Persistent Volatility as 2018 Winds Down

December 28, 2018

U.S. equities whip-sawed wildly in Thursday’s session, closing high. The upward direction carried into early Friday, with markets gaining 0.9% in Taiwan, 0.8% in India, 1.0% in Australia, 0.6% in South Korean, 0.4% in China and Hong Kong but dipping 0.3% in Japan. Markets in Europe are up so far 2.4% in Switzerland and between 1.5% and 1.8% in Italy, the U.K., Germany and France. U.S. futures suggest a rise but could be influenced early by data releases for pending home sales, consumer confidence, the trade balance and manufacturing in the Chicago are.

The dollar today has lost 0.7% against the yen, 0.5% relative to the Australian dollar, 0.3% versus the euro and kiwi, 0.4% against sterling, and 0.1% versus the Canadian dollar.

Ten-year sovereign debt yields have slipped 3 basis pints in the U.K., 2 bps in Japan and Italy, and 1 basis point in Germany and the United States.

WTI oil rose 0.6%, while gold remained steadily above $1,280 per ounce.

Having tightened unexpectedly in mid-November, members of the Central Bank of Sri Lanka‘s Monetary Board at the final policy review of 2018 decided to hold its Standing Deposit Facility and Standing Lending Facility rates unchanged at 8.0% and 9.0%. They were raised last month by 75 and 50 basis points respectively to support the floundering rupee and to prevent such from fueling higher inflation. In a released statement, officials noted a favorable near-term inflation prognosis below 5% and projected 4-6% inflation after 2019. Growth is below Sri Lanka’s estimated potential GDP expansion trend, and oil prices have fallen quite significantly.

German regional consumer price inflation reports form North Rhine Westphalia and Hesse confirmed sharp decelerations in December amounting to 0.6 and 0.7 percentage points and suggest that national inflation will end 2018 once again below the 2.0% threshold. Based on about 85% of all pertinent information, German national consumer prices matched November’s 0.1% monthly uptick, causing on-year inflation to slide to 1.7% in December from 2.3% in November.

Similarly, Spanish CPI inflation dropped half a percentage point to 1.2% this month. So did Tokyo’s CPI, which printed at 0.3% in December versus 0.8% in November. In Singapore, producer price inflation plunged to a 7-month low of 5.1% in November from 12.7% in October and 12.0%+ as well in both August and September. Greek PPI inflation dived to a 7-month low of 2.9% in November from 7.7% in October, and 0.9 percentage points were lopped off Austria’s 12-month increase in producer prices to 2.5% in November. All these reports were influence by collapsing world energy costs.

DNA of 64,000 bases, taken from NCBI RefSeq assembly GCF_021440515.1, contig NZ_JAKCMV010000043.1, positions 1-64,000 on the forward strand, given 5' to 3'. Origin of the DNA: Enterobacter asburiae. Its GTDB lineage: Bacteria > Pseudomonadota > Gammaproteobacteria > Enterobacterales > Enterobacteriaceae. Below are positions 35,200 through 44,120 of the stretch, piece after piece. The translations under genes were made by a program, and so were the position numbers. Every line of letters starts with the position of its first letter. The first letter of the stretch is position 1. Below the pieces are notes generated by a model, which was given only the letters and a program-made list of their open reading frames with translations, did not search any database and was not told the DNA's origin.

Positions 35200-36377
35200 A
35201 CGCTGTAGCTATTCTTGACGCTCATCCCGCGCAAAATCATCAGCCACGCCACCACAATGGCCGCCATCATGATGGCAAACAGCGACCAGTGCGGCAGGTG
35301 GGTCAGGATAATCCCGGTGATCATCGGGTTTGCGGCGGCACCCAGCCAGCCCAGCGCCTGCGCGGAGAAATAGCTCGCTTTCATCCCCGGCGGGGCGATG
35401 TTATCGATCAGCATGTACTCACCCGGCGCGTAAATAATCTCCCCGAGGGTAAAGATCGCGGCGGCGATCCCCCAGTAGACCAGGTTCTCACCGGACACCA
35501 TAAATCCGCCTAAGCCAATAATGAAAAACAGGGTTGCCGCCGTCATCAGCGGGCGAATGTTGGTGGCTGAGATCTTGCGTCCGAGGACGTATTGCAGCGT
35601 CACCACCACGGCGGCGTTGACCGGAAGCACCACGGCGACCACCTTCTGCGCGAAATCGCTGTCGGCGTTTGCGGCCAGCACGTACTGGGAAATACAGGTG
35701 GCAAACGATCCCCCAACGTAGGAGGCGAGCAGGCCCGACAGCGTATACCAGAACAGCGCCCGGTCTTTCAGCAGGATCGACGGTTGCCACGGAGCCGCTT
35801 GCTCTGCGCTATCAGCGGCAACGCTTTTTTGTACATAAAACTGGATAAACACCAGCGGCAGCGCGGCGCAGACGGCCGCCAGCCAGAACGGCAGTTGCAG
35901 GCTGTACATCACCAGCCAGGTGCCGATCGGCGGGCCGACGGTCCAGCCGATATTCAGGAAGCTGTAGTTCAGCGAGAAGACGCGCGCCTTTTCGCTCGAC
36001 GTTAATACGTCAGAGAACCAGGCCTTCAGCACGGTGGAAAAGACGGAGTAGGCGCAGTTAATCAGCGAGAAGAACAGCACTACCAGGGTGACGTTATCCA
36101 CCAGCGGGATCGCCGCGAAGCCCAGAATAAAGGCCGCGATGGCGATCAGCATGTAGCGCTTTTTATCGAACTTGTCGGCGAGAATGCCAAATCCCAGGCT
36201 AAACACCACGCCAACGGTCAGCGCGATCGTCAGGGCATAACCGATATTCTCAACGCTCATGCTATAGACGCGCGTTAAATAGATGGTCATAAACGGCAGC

Japanese labor statistics, motor vehicle output, industrial production and retail sales were reported today.

  • The jobless rate rose to 2.5% in November from 2.4% in October and 2.3% in September, but employment growth also advanced, reaching a robust 2.4% year-on-year advance, and the job offers-to-seekers ratio reversed half of an earlier September-to-October decline.
  • Motor vehicle output was 6.3% greater in October than a year earlier, reversing a 5.3% on-year drop recorded in September.
  • After climbing 2.9% in October, industrial production fell 1.1% in November, not quite as steeply as analysts had been predicting. Officials retained the same trend assessment as they had used a month ago: IP is picking up slowly.
  • Retail sales fell 1.0% on month and recorded a smaller 1.4% 12-month rate of increase in November, down from 3.6% in the year to October.

In the year to November, South Korean retail sales and industrial production recorded comparatively weak increases of 1.0% and 0.1%. Over the same twelve-month interval, retail sales and industrial production in Portugal rose 4.1% but fell 2.9%.

Spanish real GDP growth was confirmed at the same 0.6% quarter-on-quarter pace in 3Q as estimated earlier, but year-on-year growth got revised downward by 0.1 percentage point to a 15-quarter low of 2.4%. Meanwhile, Spain’s monthly current account surplus in October was at a 6-month low of EUR 294 million. Such had been EUR 1.87 billion in October 2017, and the ten-month surplus of EUR 3.7 billion was over 70% smaller than a year earlier.

Trade figures were reported in Sweden, Thailand and South Africa. Sweden unexpected surplus in November was NOK 4.9 billion in size compared to a tiny NOK 0.1 billion deficit a year earlier. Thailand recorded its largest deficit in November ($1.178 billion) since April, leaving a year-to-date surplus of of $1.37 billion, which is 10.5% less than a year earlier. South Africa experienced its first surplus in November since August. The ZAR 3.49 billion surplus last month followed a ZAR 4.29 billion deficit in October, trimming the year-to-date deficit to ZAR 4.16 billion.

Dutch producer confidence ticked 0.3 index points higher to a reading of 7.5 this month.

Turkish economic sentiment rose for a second straight time to a 4-month high in December.

South Korean manufacturing sentiment, in contrast, reversed the prior month’s 2 point rise.

U.K. mortgage approvals as estimated by the British Bankers Association scored their first year-on-year increase in 14 months during November.

The Swiss index of leading economic indicators dropped by a significant 2.8 index points to a reading of 96.3 in the final month of 2018, having recently crested at 102.3 in September.

Due to the government shutdown, the U.S. advance trade balance for November was not released at 08:30 EDT as scheduled. There is an unconfirmed rumor today that Trump and Fed Chairman Powell may soon meet.

Copyright 2018, Larry Greenberg. All rights reserved. No secondary distribution without express permission.

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